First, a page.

Monday, December 26, 2016


The Security Council voted a resolution condemning Israel's settlements in the West Bank and East Jerusalem. The United States abstained.

P.M. Netanyahu condemned the US vote in unequivocal terms. The relationship between Washington and Tel Aviv is a strange one. As much as the US military support for Israel remains solid, the chemistry between President Obama and the Israeli P.M. is absent. Under a Trump administration, improvement (in Israeli eyes) is expected.

A lot can be said about past and current dysfunctions. The deal between the US and Iran regarding nuclear weapons is working out, for now.  Still, it would have been better if a collateral existential issue, the recognition of Israel by Iran, could have been included. The diplomatic toolbox provides for enough alternatives to find a solution for this delicate issue. The unacceptable narrative on the Palestinian side continues to create a climate of increasing alienation and bad faith.  On the other hand, the same goes for all Arab states but this does not stand in the way of a cynical modus vivendi between Israel and many of the same Arab states.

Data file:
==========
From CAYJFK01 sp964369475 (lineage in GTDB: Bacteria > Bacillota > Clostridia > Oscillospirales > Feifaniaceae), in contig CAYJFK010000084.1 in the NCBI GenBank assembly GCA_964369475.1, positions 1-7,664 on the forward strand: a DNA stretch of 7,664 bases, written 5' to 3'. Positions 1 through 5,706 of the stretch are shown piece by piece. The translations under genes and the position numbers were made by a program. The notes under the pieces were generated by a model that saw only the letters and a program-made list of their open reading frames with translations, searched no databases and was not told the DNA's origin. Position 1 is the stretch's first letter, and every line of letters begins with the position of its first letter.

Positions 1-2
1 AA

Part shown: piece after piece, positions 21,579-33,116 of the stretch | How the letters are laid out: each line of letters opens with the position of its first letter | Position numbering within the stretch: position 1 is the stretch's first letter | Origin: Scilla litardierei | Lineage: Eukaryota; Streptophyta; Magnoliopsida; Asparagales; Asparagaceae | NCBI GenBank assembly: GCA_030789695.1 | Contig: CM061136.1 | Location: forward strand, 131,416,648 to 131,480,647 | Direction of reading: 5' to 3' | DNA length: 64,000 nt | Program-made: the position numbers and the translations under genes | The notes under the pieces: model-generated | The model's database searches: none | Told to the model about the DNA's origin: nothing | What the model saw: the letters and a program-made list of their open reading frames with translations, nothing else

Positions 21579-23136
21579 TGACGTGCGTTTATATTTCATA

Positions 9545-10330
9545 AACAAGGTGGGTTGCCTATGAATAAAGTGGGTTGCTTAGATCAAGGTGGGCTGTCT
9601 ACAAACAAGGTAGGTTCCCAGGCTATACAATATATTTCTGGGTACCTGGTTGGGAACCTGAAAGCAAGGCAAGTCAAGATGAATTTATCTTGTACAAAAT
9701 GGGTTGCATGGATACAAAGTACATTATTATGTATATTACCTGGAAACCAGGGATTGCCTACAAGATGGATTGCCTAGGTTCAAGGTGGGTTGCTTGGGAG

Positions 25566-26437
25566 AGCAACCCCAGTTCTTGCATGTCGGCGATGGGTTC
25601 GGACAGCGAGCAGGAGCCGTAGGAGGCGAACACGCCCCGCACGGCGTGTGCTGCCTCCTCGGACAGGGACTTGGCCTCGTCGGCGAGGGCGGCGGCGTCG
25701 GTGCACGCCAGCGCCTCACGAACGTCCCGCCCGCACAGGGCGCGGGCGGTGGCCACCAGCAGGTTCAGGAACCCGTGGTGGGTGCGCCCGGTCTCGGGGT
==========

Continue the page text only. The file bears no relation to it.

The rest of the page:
President Obama followed in the steps of President Eisenhower who sent a resolution to the General Assembly of the UN, condemning Israel, France and the U.K. after their combined Suez attack in 1956.

P.M. Netanyahu, for his part, transgressed protocol when he addressed the US Congress over the head of the Obama Administration. Thin skin on both sides overruled wiser considerations.

It would be wise to deescalate. Obviously Trump's choice of David Friedman as ambassador to Israel might look like a blank check given to the Israeli P.M. However, personalities considered as too extreme in one direction or another can "surprise". This goes for the whole of the incoming US administration. The core of a fundamentally important partnership between Israel and the US remains unchallenged. The only democratic partner in the region deserves the respect of and support by both the United States and the EU. 

A two-state solution is the only possible outcome for a problem which drains Israel as much as the many willing to help. It is often impossible (Gaza) or hard (West Bank, Jerusalem) to find common ground with the Palestinians and the arteries, needed to keep a negotiation flowing, are hardening. The demographic clock is ticking. The outlines for a possible two-state architecture are known. Jerusalem remains a major stumbling block for now and any arrangement will require the input of more than two. Israel 's claims are just ones, as long as they also provide room for a form of "co-steering".

Security for all can't wait.

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